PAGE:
Indonesian bird flu researcher CA Nidom MS said he was convinced that human-to-human bird flu infection had been taking place in Indonesia, official news agency Antara reported on Friday.
"I am convinced human-to-human infection has been taking place because studies have found the development of H3N2 and H1N1 strains of bird flu virus which originated from H5N1 virus. Much more, fowl-to-human infection cannot yet be proven since the death of Iwan in Tangerang," he said on the sidelines of a seminar on bird flu in Surabaya, East Java, on Friday.
Nidom, a researcher of the Tropical Disease Centre (TDC) of the University of Airlangga (Unair)'s Medical School, made the remarks in response to a statement by a World Health Organization official that bird flu infection from human to human had been found in the village of Kubu Sembelang, Tanah Karo district, North Sumatra, Indonesia.
According to Nidom, who is also a lecturer at the Unair's Medical School, the WHO official's statement was logical because the avian influenza was just like a common flu so that there was no need to be panicked.
"I have disclosed this conclusion in Pontianak last April," he added.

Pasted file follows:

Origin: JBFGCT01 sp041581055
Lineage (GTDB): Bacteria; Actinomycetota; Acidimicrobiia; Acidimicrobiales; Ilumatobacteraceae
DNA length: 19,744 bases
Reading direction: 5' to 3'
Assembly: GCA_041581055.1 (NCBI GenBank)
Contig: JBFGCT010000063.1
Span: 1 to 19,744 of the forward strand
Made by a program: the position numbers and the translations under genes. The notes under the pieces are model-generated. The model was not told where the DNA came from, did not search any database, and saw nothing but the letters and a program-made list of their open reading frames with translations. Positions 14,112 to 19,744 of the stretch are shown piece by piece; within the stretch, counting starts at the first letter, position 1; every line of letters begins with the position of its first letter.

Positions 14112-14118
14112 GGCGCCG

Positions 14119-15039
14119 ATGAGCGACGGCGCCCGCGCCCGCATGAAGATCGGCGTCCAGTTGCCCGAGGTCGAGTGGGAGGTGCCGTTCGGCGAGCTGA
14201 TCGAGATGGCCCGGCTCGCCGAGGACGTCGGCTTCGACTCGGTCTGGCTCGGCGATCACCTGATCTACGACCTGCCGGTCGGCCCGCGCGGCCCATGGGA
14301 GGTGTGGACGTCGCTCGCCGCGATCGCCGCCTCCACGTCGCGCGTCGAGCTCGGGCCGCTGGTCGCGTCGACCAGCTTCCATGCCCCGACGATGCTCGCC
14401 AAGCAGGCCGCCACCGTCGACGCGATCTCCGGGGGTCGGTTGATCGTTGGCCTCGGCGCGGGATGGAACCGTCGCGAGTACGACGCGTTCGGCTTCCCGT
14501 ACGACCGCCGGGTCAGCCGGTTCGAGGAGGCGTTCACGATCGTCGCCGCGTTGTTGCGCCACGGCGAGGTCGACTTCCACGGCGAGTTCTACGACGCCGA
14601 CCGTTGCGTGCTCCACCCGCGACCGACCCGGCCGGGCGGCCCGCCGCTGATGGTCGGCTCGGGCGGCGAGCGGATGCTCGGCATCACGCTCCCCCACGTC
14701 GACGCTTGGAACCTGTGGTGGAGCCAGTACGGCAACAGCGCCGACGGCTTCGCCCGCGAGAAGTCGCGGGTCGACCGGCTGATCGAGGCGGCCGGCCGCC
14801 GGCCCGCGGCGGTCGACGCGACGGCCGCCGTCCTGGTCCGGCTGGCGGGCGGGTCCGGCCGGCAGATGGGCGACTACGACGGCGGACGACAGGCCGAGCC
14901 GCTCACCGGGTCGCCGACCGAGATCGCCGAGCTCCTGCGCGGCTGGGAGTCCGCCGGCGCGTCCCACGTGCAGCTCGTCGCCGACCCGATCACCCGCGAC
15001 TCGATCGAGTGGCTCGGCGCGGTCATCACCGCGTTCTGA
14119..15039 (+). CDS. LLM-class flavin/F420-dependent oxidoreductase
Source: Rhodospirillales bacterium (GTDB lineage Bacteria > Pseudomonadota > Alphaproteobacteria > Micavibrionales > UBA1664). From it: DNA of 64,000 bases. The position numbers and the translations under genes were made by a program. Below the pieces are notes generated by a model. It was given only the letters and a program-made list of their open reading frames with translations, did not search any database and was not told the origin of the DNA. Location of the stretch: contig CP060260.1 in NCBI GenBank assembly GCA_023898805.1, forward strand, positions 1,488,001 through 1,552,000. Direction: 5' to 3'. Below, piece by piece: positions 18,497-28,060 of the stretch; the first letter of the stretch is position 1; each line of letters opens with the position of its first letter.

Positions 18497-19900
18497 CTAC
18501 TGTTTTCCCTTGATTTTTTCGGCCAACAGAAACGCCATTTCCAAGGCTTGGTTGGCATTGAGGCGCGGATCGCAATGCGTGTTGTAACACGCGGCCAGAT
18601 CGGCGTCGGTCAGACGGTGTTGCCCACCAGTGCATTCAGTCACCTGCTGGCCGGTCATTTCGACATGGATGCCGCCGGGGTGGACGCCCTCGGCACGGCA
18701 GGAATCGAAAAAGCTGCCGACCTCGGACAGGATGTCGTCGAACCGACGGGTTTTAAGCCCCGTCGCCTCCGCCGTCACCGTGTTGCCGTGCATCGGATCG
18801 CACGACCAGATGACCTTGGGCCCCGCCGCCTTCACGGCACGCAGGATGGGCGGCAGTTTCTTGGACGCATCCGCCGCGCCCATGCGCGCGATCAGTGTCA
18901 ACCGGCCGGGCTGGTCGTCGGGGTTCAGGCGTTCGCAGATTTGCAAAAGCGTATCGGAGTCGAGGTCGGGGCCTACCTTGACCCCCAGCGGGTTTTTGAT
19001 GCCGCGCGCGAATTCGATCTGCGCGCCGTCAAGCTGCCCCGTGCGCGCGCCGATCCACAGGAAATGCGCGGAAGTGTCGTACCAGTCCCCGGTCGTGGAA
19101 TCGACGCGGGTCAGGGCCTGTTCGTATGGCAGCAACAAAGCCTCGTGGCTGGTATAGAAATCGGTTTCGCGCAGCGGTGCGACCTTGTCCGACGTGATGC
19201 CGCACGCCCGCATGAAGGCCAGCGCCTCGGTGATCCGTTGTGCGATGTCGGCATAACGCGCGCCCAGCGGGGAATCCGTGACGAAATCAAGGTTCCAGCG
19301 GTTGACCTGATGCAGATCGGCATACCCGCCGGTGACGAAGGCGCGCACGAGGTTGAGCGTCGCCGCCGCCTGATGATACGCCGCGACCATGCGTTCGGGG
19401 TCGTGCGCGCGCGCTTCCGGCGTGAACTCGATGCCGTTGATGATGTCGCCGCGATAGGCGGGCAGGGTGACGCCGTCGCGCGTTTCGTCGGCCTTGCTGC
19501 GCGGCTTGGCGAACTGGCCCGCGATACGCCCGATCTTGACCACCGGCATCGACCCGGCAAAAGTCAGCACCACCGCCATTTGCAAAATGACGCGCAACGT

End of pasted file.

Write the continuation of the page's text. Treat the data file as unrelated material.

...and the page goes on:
Seven of the nine dead victims were cluster victims who suffered from the same symptoms, WHO spokesman Peter Cordingley said in Manila on Thursday.
But the WHO conclusion was denied by Health Minister Siti Fadila Supari.
"The cluster bird flu case in Tana Karo cannot yet be said a human-to-human bird flu case because proof on the mutation of virus DNA which is identical with the H5N1 strain of virus that infected the nine victims has not yet been found. And there is no proof of epidemiological human-to-human infection," the minister said.
As the disease expands all over the world, experts fear that the virus can mutate into a certain form that easily transmits from human to human, which will kill millions of people.
Some 27 out of 33 provinces in Indonesia have been contracted with bird flu, while human fatality stands at 32 and infections at 43, according to the WHO.
All over the world, the WHO has raised the confirmed human death toll from the H5N1 bird flu strain to 122, while the total number of confirmed human infections since the current outbreak began in 2003 has reached 216.